The Great Race rolled into town Tuesday and the community did a nice job making the drivers feel welcome.
But that's only half the story. The race is the latest example of how Craig's civic leaders actively fostering a sense of community by cultivating opportunities to bring people together.
"I love having these community functions," Lions Club member Mary Shearer said as she flipped pancakes on a giant charcoal-fired griddle. "It draws people out of their homes and you have all these people, young and old, interacting."
Indeed, there were many smiles and "hellos" exchanged downtown as people milled about the vintage cars.
Rick Gottschall said he was drawn to the Great Race pit stop because he's a car buff. But he also appreciated the chance to spend a beautiful morning with his fellow residents.
"I think it's both," he said.
Cathy Vanatta, director of the Craig Chamber of Commerce, said the chamber had to pay $1,000 to become an official pit stop on the race course, plus provide food and drinks for the drivers. They went a step further and decided to feed whomever wanted a free pancake breakfast, she said. But it wouldn't have been possible without the generous help of sponsors, donors and volunteers.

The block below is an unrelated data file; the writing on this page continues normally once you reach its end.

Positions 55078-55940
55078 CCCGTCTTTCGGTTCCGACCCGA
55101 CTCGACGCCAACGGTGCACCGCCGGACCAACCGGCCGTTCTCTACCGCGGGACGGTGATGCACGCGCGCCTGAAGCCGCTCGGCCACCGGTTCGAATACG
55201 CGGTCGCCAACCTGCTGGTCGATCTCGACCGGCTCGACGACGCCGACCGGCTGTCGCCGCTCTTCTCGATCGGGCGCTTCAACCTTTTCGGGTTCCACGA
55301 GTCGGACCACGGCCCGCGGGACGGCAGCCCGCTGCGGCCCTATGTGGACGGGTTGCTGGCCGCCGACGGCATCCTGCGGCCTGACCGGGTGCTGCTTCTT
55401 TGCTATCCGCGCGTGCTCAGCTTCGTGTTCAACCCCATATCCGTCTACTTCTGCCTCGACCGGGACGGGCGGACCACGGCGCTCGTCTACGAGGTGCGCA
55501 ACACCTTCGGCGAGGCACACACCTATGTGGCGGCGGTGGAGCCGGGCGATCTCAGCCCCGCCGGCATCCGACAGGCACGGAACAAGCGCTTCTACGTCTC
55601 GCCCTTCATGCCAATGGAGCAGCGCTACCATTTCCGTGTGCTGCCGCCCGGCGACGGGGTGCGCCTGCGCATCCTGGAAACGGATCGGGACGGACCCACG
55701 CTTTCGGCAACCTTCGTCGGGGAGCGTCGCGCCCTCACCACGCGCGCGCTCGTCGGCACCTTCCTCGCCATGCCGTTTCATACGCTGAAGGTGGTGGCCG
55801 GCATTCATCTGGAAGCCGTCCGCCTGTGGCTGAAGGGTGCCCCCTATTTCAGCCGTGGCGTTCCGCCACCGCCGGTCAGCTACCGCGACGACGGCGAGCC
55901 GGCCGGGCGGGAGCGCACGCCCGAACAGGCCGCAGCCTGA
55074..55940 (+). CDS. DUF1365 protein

Victory Motors, Cook Chevrolet, Craig Ford and Mercury and Craig Electric Machine and Motor Inc., were the chief sponsors. The Rotary Club and the two Lions Clubs did the cooking for the event. The museum and CNCC pitched in to help. The hospital sponsored its annual Bike to Work day to encourage people to come downtown. Coca-Cola donated beverages.
The Girl Scouts helped with the cleanup, and the city and the county provided tables and equipment.
Members of the Downtown Business Association greeted drivers and directed traffic. The DBA also split the cost of a banner with the chamber.
Kudos to the chamber and other leaders for recognizing that there is tremendous value in bringing the community together -- as much or more than the opportunity to put Craig on the map.
Maybe it's sappy to be proud of seeing people enjoying themselves or getting a kick out of watching a couple of kids wolf down their pancakes. But we'll take sappy over cynical any day of the week.